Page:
“You artists”, replied the peasants, “say we shall spill our blood to free our land, but you are talking about our blood, not yours.”

For Boal, the lesson was clear: “I was not prepared to fight. I was asking people to do something I would not do myself. You only have true solidarity when you run the same risk. While I do employ agit/prop [agitational/propaganda theatre] on occasion, I don't say go and do something unless I am running the same risk.

“We artists cannot do didactic theatre. Artists may know how to use the theatre, but that doesn't mean that we know about the people for whom we perform it. I tried to find ways in which the audience could also be actors.”

His first development along these lines rested on “simultaneous playwrighting”. The play would be stopped at a crisis point where both danger and opportunity presented themselves. The actors would turn to the audience and say: the play stops here because we don't know how to go on. Suggestions would then be canvassed and the proffered solutions tried out in performance.

“This was a good way”, says Boal, “to go beyond didactic theatre. Not: do this, do that. There was no sense of an imperative.”

Later Boal recognised some of the limitations even in this approach. Instead of asking the audience how to proceed, when the nature of the topic was close to them, members of the audience were invited to come on stage and show the actors what they meant.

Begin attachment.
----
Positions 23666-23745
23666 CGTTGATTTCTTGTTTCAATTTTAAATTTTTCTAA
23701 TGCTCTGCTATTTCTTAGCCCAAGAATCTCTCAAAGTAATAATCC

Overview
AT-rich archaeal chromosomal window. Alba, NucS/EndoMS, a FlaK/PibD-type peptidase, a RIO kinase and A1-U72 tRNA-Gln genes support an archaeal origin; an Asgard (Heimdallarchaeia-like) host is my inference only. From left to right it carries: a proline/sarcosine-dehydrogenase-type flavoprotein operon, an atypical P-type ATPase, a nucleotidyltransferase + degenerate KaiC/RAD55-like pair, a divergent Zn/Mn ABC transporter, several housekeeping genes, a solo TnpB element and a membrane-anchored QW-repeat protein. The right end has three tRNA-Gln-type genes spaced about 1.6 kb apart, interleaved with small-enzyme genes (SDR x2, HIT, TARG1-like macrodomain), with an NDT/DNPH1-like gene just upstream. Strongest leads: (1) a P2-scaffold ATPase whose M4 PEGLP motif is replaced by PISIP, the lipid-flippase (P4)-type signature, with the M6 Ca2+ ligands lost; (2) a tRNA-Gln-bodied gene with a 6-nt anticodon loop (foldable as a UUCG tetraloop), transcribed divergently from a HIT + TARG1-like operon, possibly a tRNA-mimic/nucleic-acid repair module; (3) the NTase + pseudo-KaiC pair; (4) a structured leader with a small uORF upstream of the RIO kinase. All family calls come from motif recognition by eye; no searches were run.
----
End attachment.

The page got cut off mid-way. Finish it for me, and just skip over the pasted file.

This led Boal to reconsider what theatre was about. While theatre is an event, what makes it so engaging, he asks? “This building here with its lights and stages, in itself is this `theatre'? Of course not! But if a person does not get the point of the performance, there is no theatre.

“Humans make theatre but animals cannot because we carry in ourselves this theatre -- even for those who do not do theatre. Theatre is inside us because we are each our own actor and spectator. I am conscious of what I am saying because I am a spectator and an actor at the same time. Only humans can do that. A bird can be a beautiful singer, but it is not a composer because it is genetically programmed to sing as it does. But we are spectators of ourselves and create culture. We can create an alternative to nature.”

“What is this extra power offered by the stage?” he asked. “It is the activity of the spectator. This is the strength you give me. We extrapolate that strength. You give me power to use this energy you have created.

“But we should try to democratise this relationship between spectator and actor. When we come to a crisis, we performers should ask: do you know better? -- and ask the spectators to replace the major protagonists.”

Boal then drew an analogy between theatre and politics. “Only the spectator has the power to create the space for theatre. Only a spectator can give power to the action. Similarly, citizens give power, but the moment you vote you lose that power. We should do the same in politics as we do in the theatre.”

In dealing with the challenge of people's power, Boal developed the analogy further by trying to mix direct and representational democracy in practice by running for city council. On his election, he hired his actors to do political theatre and set up 19 acting groups to “interact with reality” by taking their democratised performances to the electorate. This method acted as a form of ongoing consultation.

“Theatre”, said Boal, “is an interaction, a form of give and take. Be democratic. Everyone has the right to say what they think. Theatre, just like politics, should always be a dialogue not a monologue.”